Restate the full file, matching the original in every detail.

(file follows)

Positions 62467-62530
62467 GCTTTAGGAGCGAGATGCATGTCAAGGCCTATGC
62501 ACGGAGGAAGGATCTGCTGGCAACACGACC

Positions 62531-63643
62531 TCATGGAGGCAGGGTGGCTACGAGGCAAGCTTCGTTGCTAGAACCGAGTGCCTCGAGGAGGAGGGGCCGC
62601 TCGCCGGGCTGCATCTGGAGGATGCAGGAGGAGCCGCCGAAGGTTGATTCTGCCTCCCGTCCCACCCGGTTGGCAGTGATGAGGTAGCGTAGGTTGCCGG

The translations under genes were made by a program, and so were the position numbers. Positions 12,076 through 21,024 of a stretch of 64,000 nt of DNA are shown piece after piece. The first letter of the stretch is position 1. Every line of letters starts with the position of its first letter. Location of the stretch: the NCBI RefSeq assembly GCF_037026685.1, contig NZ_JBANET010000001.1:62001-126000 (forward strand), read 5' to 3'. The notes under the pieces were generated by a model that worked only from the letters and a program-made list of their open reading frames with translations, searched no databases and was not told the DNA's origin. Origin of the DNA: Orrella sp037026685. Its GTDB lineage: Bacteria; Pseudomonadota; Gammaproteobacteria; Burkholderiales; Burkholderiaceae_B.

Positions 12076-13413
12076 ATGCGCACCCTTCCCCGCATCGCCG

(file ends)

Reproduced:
Positions 62467-62530
62467 GCTTTAGGAGCGAGATGCATGTCAAGGCCTATGC
62501 ACGGAGGAAGGATCTGCTGGCAACACGACC

Positions 62531-63643
62531 TCATGGAGGCAGGGTGGCTACGAGGCAAGCTTCGTTGCTAGAACCGAGTGCCTCGAGGAGGAGGGGCCGC
62601 TCGCCGGGCTGCATCTGGAGGATGCAGGAGGAGCCGCCGAAGGTTGATTCTGCCTCCCGTCCCACCCGGTTGGCAGTGATGAGGTAGCGTAGGTTGCCGG

The translations under genes were made by a program, and so were the position numbers. Positions 12,076 through 21,024 of a stretch of 64,000 nt of DNA are shown piece after piece. The first letter of the stretch is position 1. Every line of letters starts with the position of its first letter. Location of the stretch: the NCBI RefSeq assembly GCF_037026685.1, contig NZ_JBANET010000001.1:62001-126000 (forward strand), read 5' to 3'. The notes under the pieces were generated by a model that worked only from the letters and a program-made list of their open reading frames with translations, searched no databases and was not told the DNA's origin. Origin of the DNA: Orrella sp037026685. Its GTDB lineage: Bacteria; Pseudomonadota; Gammaproteobacteria; Burkholderiales; Burkholderiaceae_B.

Positions 12076-13413
12076 ATGCGCACCCTTCCCCGCATCGCCG